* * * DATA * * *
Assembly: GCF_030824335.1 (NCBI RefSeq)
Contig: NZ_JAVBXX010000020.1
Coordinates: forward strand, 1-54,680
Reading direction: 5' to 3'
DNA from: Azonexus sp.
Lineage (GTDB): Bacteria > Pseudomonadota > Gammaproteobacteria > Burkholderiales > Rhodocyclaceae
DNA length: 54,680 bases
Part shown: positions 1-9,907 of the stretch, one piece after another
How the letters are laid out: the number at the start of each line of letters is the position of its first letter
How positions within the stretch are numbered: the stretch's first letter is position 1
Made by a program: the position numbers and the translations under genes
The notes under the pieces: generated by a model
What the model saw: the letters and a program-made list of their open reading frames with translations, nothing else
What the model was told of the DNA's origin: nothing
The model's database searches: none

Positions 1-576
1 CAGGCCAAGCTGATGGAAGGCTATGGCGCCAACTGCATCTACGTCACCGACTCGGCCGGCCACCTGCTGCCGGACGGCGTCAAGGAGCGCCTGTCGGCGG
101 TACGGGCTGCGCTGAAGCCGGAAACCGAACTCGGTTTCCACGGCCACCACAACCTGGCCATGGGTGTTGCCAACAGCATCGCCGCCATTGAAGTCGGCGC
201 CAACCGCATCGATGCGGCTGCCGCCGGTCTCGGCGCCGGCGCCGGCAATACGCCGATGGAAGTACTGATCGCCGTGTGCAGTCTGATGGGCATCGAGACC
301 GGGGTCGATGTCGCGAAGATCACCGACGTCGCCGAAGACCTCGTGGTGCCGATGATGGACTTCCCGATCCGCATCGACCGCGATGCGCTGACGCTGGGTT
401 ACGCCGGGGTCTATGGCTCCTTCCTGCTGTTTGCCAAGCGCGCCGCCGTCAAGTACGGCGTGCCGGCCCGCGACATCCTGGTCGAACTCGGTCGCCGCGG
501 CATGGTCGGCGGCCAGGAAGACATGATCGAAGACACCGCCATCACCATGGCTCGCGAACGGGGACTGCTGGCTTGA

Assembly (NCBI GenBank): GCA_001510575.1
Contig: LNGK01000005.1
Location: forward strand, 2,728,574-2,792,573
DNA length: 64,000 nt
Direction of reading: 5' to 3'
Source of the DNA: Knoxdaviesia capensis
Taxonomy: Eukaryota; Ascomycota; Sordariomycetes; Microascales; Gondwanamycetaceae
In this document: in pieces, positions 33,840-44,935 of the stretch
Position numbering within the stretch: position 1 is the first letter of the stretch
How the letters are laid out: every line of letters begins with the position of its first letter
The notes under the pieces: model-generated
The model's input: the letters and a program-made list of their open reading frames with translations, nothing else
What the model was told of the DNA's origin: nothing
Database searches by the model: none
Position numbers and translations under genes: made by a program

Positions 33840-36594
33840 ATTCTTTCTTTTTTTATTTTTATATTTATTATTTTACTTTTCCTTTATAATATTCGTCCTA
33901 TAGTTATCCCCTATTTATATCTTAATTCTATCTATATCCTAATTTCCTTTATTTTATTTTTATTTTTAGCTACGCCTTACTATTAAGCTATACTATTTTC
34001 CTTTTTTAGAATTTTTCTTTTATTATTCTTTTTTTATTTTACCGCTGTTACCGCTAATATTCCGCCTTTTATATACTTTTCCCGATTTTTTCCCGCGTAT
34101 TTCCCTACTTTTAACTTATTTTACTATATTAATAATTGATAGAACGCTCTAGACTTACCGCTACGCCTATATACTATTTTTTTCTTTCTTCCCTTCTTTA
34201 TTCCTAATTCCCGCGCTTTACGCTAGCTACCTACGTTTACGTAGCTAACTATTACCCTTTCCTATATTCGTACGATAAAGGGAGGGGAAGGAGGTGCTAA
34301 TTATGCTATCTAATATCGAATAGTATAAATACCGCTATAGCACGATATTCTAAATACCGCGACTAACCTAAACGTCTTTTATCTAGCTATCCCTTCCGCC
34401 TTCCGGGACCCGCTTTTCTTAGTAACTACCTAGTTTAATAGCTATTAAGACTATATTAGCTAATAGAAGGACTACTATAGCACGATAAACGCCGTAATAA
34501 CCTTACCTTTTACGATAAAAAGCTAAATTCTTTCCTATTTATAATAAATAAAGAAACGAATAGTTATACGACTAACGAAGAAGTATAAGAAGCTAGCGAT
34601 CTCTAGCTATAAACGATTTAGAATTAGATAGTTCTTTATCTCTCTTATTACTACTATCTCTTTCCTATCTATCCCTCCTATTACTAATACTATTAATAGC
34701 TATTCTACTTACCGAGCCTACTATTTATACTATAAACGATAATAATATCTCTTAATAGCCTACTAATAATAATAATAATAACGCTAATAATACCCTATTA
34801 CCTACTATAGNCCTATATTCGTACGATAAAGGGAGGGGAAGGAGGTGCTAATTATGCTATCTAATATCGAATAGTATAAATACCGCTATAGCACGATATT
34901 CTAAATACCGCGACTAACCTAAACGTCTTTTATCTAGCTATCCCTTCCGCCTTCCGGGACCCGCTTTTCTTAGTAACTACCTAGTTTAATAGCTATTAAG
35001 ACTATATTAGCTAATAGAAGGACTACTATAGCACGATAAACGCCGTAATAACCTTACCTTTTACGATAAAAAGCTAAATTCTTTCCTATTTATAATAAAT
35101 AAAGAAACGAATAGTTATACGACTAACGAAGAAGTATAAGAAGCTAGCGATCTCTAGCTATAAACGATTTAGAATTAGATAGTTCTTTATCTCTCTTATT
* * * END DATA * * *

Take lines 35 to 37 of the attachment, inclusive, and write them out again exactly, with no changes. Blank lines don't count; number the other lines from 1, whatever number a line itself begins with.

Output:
What the model was told of the DNA's origin: nothing
Database searches by the model: none
Position numbers and translations under genes: made by a program